Rural Reporters Weekly Top Pick: Trends in Rural Africa
Every week, Rural Reporters collates a report on development in rural Africa and its environs. The reports include are some of our top picks of recent must-read research, interviews, reports, blogs and in-depth articles to help you keep on top of global crises.
Here are top updates from the previous week.
The World Health Organisation has prequalified a Chinese-made, single-use, disposable device called Shangring that is used to circumcise boys and men over 13 years old without surgery.
Male circumcision is recommended by the WHO as a strategy for reducing the transmission of AIDS and other sexually transmitted infections.
Residents in two rural areas in the Eastern Cape will as of today get access to free WiFi on the Project Isizwe network, after the service launched in the province this week.
Project Isizwe currently operates a network of free hotpots in the Tshwane area.
The service was launched in partnership with global satellite operator SES at the Ingwe TVET College’s Lusikisiki and Mount Frere campuses, where over 4 000 students will have access to the internet on their mobiles, laptops and desktops.
The project is also targeting mostly other youths in the areas.
The vast, forbidding landscapes of Namibia and the traditional nature of many of its tribal groups contribute to high rates of maternal and infant mortality.
The country’s under-five mortality rate of 54 per 1000 live births is nearly twice the 2015 Millennium Development Goal (MDG) 4 target and the maternal mortality ratio of 385 per 100 000 live births is over six times the MDG 5 target.
Bad weather in Africa south of the Sahara increases the spread of HIV, according to a study published in the June 2015 issue of the Economic Journal. When the rains fail, farmers in rural areas often see their incomes fall dramatically and will try to make up for it however they can, including through sex work. Analyzing data on more than 200,000 individuals across 19 African countries, the research team finds that by changing sexual behavior, a year of very low rainfall can increase local infection rates by more than 10%.
Between 2009 and 2010, the South African government spent over US$212.6million (about R1.49 billion) hiring nurses for the public health sector from nursing agencies.
In the same period, the provincial spend on agency nurses ranged from a low of just under US$5.2million (R36.45 million) in Mpumalanga Province to a high of US$50.92million (R356.43 million) in the Eastern Cape Province.
In that financial year, more than 5300 registered nurses could have been employed instead of agency nurses, according to our research.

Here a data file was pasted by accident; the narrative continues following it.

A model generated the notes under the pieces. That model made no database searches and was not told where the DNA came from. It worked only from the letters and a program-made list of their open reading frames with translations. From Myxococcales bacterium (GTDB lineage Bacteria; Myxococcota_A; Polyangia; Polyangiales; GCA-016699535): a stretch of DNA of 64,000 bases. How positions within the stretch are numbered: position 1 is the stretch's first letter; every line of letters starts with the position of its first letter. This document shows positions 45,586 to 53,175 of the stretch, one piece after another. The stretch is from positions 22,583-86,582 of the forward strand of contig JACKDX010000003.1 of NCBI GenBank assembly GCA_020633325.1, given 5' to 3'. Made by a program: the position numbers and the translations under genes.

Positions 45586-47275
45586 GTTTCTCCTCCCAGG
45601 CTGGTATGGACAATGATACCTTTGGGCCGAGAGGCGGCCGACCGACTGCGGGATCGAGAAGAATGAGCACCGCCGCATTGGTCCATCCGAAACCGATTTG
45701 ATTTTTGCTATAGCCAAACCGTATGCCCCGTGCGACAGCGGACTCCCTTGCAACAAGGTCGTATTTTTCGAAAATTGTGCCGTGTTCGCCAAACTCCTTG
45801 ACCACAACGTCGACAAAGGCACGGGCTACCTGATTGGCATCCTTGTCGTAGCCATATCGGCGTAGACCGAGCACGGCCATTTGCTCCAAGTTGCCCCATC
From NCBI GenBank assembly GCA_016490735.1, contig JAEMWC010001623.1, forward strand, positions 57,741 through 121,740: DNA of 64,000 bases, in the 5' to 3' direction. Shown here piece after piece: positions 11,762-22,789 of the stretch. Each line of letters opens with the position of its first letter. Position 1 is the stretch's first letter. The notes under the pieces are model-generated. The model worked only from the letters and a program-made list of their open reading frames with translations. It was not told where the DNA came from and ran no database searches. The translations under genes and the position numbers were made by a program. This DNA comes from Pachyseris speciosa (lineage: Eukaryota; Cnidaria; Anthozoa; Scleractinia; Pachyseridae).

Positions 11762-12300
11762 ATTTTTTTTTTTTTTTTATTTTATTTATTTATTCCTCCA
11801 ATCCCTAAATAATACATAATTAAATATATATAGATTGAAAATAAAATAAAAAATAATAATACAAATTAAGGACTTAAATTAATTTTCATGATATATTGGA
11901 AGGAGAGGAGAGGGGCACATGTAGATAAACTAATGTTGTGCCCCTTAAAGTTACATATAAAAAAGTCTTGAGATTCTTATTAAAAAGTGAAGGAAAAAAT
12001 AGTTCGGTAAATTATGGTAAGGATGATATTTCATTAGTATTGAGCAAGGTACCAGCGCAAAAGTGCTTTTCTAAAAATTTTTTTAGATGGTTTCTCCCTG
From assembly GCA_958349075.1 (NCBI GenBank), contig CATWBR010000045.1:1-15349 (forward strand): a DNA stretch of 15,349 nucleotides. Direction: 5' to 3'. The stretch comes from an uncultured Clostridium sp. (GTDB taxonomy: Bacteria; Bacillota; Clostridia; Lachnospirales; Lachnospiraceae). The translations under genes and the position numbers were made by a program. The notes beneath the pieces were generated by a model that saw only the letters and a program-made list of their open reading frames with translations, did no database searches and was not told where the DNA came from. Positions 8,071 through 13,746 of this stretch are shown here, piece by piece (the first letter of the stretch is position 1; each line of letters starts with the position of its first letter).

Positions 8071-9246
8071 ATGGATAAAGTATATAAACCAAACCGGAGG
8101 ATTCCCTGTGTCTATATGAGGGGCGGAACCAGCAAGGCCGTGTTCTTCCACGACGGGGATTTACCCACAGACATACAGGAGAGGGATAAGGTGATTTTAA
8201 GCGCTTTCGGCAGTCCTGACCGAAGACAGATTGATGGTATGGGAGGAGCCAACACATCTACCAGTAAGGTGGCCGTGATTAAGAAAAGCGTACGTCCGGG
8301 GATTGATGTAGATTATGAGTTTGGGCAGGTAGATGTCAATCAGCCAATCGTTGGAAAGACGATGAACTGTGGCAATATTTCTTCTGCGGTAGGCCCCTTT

An alarming high rate of girls aged between 14 and 18 from a small KwaZulu-Natal village are being abducted and forced to marry older men.
In cases of arranged marriages, including a practice called ukuthwala, which is prevalent in KZN and the Eastern Cape, not all grooms are older men. A report by World Vision South Africa (WVSA), a Christian humanitarian organisation, reveals a case of 15-year-old girl who was married off to a 17-year-old boy in a pre-arranged marriage.
Of the 40 pupils surveyed in two high schools in Umzimkhulu near Kokstad, southern KZN, 10 were found to be victims of ukuthwala.
Their husbands were between eight to 20 years older than them.
Class colonialism has emerged in Zambia and on the African continent, says Chitimukulu Henry Kanyanta Sosala Bemoaning the plight of Zambia’s rural poor, the Chitimukulu says it is only from the position of a traditional ruler that a person can have the opportunity to see how a rural villager, being on the lowest rung of society, is cruelly exploited in every area of his poor miserable life and how his welfare is of no consequence to those on higher rungs. “The silence of the rural communities always stays with me. Their vulnerability is the measure of their disadvantaged position. They seem to have no public identity,” he says. “Here are people who are unable to defend their interests; to somewhat unionise; to petition; to speak out; to challenge and demand. I would rather die fighting alongside the suffering poor masses than make a butchery of my conscience.”
Residents of the Mathare slum area of Kenya’s capital, Nairobi, are now able to access water through an ATM-style dispenser.
People living in slums traditionally rely on vendors, who are expensive, or polluted sources to get drinking water.
But the new system, where people use a smart card, is designed to provide cheaper and cleaner water.